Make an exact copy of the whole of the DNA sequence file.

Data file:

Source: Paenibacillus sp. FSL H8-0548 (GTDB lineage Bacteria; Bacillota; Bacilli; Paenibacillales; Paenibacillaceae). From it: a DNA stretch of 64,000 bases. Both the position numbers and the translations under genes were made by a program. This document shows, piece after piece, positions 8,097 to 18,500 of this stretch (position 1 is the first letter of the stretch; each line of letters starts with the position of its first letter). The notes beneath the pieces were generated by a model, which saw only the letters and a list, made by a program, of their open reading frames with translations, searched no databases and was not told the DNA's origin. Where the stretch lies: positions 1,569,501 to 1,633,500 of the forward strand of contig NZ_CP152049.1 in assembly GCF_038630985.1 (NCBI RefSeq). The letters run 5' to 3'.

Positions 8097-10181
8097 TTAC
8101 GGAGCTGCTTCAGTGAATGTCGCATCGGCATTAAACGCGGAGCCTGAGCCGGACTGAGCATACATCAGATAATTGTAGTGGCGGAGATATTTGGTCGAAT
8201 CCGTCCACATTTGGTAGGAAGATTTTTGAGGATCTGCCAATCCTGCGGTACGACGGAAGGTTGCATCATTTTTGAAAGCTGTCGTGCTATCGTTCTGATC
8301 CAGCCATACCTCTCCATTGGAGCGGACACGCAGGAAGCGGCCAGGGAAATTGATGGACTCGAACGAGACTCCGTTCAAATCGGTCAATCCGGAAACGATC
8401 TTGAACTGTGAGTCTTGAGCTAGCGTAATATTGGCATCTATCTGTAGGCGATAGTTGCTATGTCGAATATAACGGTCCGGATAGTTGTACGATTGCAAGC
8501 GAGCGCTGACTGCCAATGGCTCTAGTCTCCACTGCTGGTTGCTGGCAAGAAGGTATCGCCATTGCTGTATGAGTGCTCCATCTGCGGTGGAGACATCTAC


Source: Paenibacillus sp. FSL H8-0548 (GTDB lineage Bacteria; Bacillota; Bacilli; Paenibacillales; Paenibacillaceae). From it: a DNA stretch of 64,000 bases. Both the position numbers and the translations under genes were made by a program. This document shows, piece after piece, positions 8,097 to 18,500 of this stretch (position 1 is the first letter of the stretch; each line of letters starts with the position of its first letter). The notes beneath the pieces were generated by a model, which saw only the letters and a list, made by a program, of their open reading frames with translations, searched no databases and was not told the DNA's origin. Where the stretch lies: positions 1,569,501 to 1,633,500 of the forward strand of contig NZ_CP152049.1 in assembly GCF_038630985.1 (NCBI RefSeq). The letters run 5' to 3'.

Positions 8097-10181
8097 TTAC
8101 GGAGCTGCTTCAGTGAATGTCGCATCGGCATTAAACGCGGAGCCTGAGCCGGACTGAGCATACATCAGATAATTGTAGTGGCGGAGATATTTGGTCGAAT
8201 CCGTCCACATTTGGTAGGAAGATTTTTGAGGATCTGCCAATCCTGCGGTACGACGGAAGGTTGCATCATTTTTGAAAGCTGTCGTGCTATCGTTCTGATC
8301 CAGCCATACCTCTCCATTGGAGCGGACACGCAGGAAGCGGCCAGGGAAATTGATGGACTCGAACGAGACTCCGTTCAAATCGGTCAATCCGGAAACGATC
8401 TTGAACTGTGAGTCTTGAGCTAGCGTAATATTGGCATCTATCTGTAGGCGATAGTTGCTATGTCGAATATAACGGTCCGGATAGTTGTACGATTGCAAGC
8501 GAGCGCTGACTGCCAATGGCTCTAGTCTCCACTGCTGGTTGCTGGCAAGAAGGTATCGCCATTGCTGTATGAGTGCTCCATCTGCGGTGGAGACATCTAC